Yesterday’s FOMC statement did exactly what many expected and offered little new insight into the Federal Reserve’s interest rate intentions, instead putting all of the emphasis on economic data between now and the next meeting in September.
There were few changes between yesterday’s statement and that from June and it’s probably not worthwhile reading too much into the changes that were made. The fact that the Fed now needs to see “some further improvement in the labor market” makes little difference given that it was already very healthy. Two months of 250,000 job creation doesn’t necessarily guarantee a September hike any more than 180,000 would.
The claim that the “underutilization of labour markets has diminished” may be slightly more significant, as the inclusion of “somewhat” on the end of this last month implies there is still some way to go. Tighter labour markets usually lead to higher wages and with that, inflationary pressures. This belief could be why the below target inflation levels are not a concern to the Fed at the moment. Of course, this is just speculation and the reality is, again, this one word makes very little difference.
Overall, the statement was mildly hawkish and leaves a September rate hike on the table but everything depends on the data in the next couple of months. There is clearly a willingness to raise rates this year at the Fed but if the data over the next couple of months softens, they will not have any issue with waiting until December or just testing the water with a 0.1% hike.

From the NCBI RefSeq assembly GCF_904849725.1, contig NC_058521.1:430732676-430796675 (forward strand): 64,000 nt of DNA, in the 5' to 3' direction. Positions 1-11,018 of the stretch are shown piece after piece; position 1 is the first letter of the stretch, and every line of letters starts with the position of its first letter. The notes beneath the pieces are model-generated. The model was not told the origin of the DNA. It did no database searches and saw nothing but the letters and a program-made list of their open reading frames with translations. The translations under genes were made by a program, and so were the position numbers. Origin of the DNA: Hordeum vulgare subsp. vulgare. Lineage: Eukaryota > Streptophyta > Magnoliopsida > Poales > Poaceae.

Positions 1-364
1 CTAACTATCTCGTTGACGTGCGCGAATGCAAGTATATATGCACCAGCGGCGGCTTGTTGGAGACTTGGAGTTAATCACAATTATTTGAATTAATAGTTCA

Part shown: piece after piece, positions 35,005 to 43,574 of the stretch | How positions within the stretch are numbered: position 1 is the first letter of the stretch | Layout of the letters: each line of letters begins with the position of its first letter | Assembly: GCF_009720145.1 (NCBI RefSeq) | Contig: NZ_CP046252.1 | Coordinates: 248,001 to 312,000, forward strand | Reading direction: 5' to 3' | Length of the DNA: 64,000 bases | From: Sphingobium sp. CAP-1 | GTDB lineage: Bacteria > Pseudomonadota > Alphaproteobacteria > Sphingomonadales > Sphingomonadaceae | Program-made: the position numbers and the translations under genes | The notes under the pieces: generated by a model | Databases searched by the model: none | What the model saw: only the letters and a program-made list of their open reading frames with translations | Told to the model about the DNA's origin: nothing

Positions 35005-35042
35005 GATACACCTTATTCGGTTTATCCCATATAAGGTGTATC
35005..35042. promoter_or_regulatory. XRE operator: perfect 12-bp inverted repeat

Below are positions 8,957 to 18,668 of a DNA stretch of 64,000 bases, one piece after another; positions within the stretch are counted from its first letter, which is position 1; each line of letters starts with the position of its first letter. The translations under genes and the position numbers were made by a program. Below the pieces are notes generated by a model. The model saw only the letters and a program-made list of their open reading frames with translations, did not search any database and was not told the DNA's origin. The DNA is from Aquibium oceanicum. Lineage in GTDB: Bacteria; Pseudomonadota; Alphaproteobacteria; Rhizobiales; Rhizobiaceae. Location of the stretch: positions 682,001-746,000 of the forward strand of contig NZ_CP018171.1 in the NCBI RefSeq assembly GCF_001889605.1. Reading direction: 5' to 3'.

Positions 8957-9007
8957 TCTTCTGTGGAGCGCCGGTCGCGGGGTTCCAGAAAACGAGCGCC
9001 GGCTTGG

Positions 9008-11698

With a September hike now being entirely data dependent, there may be heightened sensitivity to key U.S. data points, especially as we near the meeting. The first hurdle is today’s advanced GDP reading for the second quarter which will be key given that the economy stalled in the opening months of the year.
The U.S. is expected to have grown 2.6% in the last quarter, which under the circumstances is neither anything to write home about or something to panic over. I think the Fed would like to see a stronger rebound from the first quarter, although one of the key headwinds remains – strong dollar – as we’re seeing in company earnings at the moment. We’ll also get trade balance and jobless claims figures from the U.S. this afternoon.
There are a number of European data points being released this morning including unemployment and inflation figures from Germany and Spain, and a range of sentiment indicators for the eurozone. None of these are particularly heavy hitting releases but could contribute to some volatility in the markets this morning.
The FTSE is expected to open 9 points higher, the CAC 10 points higher and the DAX 32 points higher.
For a look at all of today’s economic events, check out our economic calendar.